The new year brought a raise to some hourly workers in Washington, who now must earn at least $13.69/hour, the second-highest minimum wage in the country. The District of Columbia has the highest, at $15/hour.
Twenty-nine states set their own minimum wage, from $8.65 in Florida to $13.50 in Massachusetts, but 16 states and Puerto Rico use the federal minimum wage, which is $7.25 an hour — from which it hasn’t budged since 2009. Five states — all in the southeast — don’t require any minimum pay rate for workers.
Some cities in Washington require workers to be paid more. In Seattle, the minimum is $16.69/hour, and in SeaTac, it’s $16.57/hour.
Washington workers earning minimum wage will receive $547.60 for a 40-hour workweek, or $28,475/year. The 2020 federal poverty level for a family of four was $12,760 for an individual and $26,200 for a family of four.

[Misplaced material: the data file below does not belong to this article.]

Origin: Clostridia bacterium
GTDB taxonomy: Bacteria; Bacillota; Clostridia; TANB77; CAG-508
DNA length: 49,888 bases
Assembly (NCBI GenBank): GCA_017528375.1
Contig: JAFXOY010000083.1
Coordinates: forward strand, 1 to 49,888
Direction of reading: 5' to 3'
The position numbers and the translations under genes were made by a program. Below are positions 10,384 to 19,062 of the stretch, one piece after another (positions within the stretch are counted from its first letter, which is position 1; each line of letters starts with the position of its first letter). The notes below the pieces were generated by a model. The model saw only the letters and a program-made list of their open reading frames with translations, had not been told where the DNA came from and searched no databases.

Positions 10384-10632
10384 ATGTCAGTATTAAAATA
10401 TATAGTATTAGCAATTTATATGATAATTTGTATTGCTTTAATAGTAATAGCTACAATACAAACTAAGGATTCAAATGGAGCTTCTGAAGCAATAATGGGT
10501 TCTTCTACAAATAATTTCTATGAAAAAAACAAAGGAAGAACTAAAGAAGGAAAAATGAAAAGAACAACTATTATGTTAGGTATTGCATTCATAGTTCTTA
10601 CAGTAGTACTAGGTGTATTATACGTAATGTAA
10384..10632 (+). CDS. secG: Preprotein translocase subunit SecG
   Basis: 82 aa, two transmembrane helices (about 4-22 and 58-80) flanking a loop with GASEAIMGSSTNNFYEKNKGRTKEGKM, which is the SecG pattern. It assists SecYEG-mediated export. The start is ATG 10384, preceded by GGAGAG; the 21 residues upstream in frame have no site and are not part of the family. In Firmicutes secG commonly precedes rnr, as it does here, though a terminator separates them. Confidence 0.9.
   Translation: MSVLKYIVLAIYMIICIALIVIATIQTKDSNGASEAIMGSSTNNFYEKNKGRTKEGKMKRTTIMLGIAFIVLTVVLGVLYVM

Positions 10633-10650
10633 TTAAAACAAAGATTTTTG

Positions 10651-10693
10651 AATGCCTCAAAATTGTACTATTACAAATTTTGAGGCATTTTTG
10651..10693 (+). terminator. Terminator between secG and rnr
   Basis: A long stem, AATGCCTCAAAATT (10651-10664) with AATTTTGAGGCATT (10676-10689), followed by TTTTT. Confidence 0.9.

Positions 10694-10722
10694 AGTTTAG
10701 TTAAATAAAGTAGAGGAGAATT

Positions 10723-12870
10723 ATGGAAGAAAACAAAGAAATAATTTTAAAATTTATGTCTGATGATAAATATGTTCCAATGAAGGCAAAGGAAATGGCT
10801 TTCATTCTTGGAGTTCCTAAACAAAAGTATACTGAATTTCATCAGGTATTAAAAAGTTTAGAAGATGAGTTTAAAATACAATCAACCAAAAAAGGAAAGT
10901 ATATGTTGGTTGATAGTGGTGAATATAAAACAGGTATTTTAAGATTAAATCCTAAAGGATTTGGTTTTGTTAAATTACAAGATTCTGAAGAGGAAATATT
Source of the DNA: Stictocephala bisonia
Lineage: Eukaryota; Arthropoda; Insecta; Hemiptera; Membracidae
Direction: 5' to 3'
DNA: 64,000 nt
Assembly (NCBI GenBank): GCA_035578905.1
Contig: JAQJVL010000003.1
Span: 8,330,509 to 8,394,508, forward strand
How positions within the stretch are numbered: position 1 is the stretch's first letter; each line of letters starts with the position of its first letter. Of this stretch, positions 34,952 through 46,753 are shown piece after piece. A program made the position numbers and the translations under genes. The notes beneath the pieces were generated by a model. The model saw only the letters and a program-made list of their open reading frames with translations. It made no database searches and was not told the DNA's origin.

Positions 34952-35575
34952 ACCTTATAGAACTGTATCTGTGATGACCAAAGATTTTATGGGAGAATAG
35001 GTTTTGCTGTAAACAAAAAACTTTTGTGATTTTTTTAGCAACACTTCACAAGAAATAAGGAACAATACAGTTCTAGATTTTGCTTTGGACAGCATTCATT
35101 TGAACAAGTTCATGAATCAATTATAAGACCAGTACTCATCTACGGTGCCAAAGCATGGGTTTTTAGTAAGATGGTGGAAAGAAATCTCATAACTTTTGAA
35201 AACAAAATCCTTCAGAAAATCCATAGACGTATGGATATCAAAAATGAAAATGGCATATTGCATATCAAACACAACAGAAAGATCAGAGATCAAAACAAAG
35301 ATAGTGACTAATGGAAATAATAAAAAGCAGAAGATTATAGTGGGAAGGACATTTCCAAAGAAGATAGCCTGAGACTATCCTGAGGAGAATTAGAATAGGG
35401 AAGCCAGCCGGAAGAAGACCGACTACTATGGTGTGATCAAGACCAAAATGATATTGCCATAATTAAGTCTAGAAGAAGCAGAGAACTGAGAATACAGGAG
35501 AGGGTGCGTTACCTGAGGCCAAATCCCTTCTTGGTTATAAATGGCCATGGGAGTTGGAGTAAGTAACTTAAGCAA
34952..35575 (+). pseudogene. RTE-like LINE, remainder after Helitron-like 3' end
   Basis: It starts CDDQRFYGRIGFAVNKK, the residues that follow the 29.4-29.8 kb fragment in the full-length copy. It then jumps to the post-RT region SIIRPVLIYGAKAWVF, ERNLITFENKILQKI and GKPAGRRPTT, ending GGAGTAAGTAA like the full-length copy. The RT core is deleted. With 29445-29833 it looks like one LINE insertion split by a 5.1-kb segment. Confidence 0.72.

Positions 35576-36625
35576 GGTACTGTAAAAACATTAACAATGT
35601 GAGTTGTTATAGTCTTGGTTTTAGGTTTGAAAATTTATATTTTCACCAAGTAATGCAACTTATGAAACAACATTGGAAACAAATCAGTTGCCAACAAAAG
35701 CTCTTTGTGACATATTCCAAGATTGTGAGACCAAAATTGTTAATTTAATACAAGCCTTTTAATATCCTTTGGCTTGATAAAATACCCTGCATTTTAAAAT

Still, not all workers in Washington are covered by the minimum requirements. Employers can pay youths 14 to 15 years old 85% of the minimum. Some student workers — who are getting vocational training or working at an educational institution to defray tuition — can be paid 75% of the minimum. Workers with disabilities must receive the minimum wage, since a policy that had allowed them to be paid less was changed in July.
Restaurant workers and others who receive tips must get the minimum wage. Any tips or service charges they receive are in addition to, and may not count toward, the employee’s hourly minimum pay.
While agricultural workers are often paid a piece rate, they still must earn at least the state’s minimum wage for every hour worked.
Most hourly workers in Washington must be paid overtime — one-and-a-half times their regular wages — for any work exceeding 40 hours in a week. Agricultural workers are typically not covered by overtime rules.
Almost all workers in Washington are covered by the state’s mandatory sick-leave policy. Workers accrue one day of paid leave per 40 hours of work that can be used when they are sick or need to care for a family member. A proclamation by Gov. Jay Inslee requiring employers to provide sick leave to agricultural workers so they could take time off or quarantine during the COVID-19 pandemic (it also partially reimbursed the employers) expired in November.
The minimum wage will go up through cost-of-living increases every January.